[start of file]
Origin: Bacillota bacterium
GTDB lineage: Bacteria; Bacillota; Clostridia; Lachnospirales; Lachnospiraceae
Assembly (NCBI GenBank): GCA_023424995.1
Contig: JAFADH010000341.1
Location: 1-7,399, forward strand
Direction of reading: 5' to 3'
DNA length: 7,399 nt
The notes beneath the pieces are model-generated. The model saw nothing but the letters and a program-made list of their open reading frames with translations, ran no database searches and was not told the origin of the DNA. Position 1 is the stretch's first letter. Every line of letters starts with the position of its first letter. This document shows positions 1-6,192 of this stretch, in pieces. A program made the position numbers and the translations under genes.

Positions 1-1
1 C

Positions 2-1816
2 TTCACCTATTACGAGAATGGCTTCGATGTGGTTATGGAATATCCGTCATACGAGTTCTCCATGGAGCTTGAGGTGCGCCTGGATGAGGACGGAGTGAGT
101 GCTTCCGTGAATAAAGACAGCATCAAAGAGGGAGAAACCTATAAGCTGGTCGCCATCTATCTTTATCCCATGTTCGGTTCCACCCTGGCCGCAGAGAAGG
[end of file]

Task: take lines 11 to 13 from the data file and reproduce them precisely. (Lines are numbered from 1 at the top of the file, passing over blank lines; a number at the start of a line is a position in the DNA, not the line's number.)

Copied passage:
Positions 2-1816
2 TTCACCTATTACGAGAATGGCTTCGATGTGGTTATGGAATATCCGTCATACGAGTTCTCCATGGAGCTTGAGGTGCGCCTGGATGAGGACGGAGTGAGT
101 GCTTCCGTGAATAAAGACAGCATCAAAGAGGGAGAAACCTATAAGCTGGTCGCCATCTATCTTTATCCCATGTTCGGTTCCACCCTGGCCGCAGAGAAGG